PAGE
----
The College of Advanced Studies of Diplomacy in Practice organised our next public event of the semester on Monday 26 November, titled Danube Commission at 70: challenges facing Danube shipping. Our guest, Ambassador Iván Gyurcsík, permanent representative of Hungary in the Commission, spoke to us about the past, present and future of the organisation at the highly informative lecture, where we also received answers for a number of our questions.
In his opening remarks, Mr Gyurcsík referred to the 2,850 km-long Danube as the spine, the high street of Hungary, and especially Budapest, as every Hungarian has some connection to the river, everybody has a nice story about it. Then, in a short historical overview, we got to know the predecessors of the current Danube Commission, the organisations that – all in their own times – intended to secure safe passage on the river. The Belgrade Convention of 1948 then set up the current form of the international organisation, with the headquarters located in Budapest since 1954.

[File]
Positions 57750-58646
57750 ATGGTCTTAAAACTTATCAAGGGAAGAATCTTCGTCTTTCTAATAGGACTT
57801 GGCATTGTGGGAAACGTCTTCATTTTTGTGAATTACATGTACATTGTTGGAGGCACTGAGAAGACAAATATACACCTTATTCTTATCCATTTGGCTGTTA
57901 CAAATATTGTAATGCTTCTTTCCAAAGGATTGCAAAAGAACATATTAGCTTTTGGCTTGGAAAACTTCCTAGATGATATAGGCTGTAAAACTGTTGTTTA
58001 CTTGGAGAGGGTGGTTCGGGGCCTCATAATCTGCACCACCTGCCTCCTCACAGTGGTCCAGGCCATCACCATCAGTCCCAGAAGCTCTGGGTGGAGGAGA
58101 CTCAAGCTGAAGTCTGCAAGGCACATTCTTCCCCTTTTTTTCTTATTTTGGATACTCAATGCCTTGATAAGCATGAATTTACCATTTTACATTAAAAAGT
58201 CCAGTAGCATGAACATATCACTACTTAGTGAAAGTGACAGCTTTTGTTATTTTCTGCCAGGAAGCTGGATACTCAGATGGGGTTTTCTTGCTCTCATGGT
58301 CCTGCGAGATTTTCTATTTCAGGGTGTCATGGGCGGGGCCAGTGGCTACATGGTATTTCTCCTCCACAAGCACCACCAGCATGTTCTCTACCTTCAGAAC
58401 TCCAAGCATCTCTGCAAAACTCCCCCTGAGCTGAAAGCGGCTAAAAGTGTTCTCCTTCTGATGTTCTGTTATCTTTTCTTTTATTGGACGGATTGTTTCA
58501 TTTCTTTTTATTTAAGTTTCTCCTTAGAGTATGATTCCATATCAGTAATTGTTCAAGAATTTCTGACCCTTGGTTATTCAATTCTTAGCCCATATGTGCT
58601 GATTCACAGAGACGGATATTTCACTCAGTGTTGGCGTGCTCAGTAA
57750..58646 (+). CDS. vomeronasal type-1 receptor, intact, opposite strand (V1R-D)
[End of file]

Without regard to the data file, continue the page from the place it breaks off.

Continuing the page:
The Ambassador also introduced us to Article 8 of the Belgrade Convention, which specifies the concrete tasks of the Commission. These include the oversight of the Convention’s provisions, performing certain water works and unifying the rules regarding the policing of the river. As the organisation has no direct authority to act, it can only make recommendations to its members.
Currently, the Danube Commission has 11 member states: Austria, Bulgaria, Hungary, Germany, Moldova, Russia, Romania, Serbia, Slovakia, Ukraine and Croatia. They are represented by one ambassador each in the organisation – quite often the country’s respective ambassador to Hungary. The Commission’s official languages are German, Russian and French. The organisation also has working groups and technical staff to help its everyday work. There is also a president, a vice-president and a secretary; these roles are filled by the ambassadors representing their countries.
During the 90-minute session, we got to know the inner workings of an important international organisation that is located in our city, yet most people have never heard of it. We would like to sincerely thank Mr Gyurcsík for his very educational presentation, and also thank everyone who participated at our event. We hope you enjoyed it, and we will have the chance to welcome you at our next open lecture. For more information about our College and to see our upcoming events, follow our Facebook page!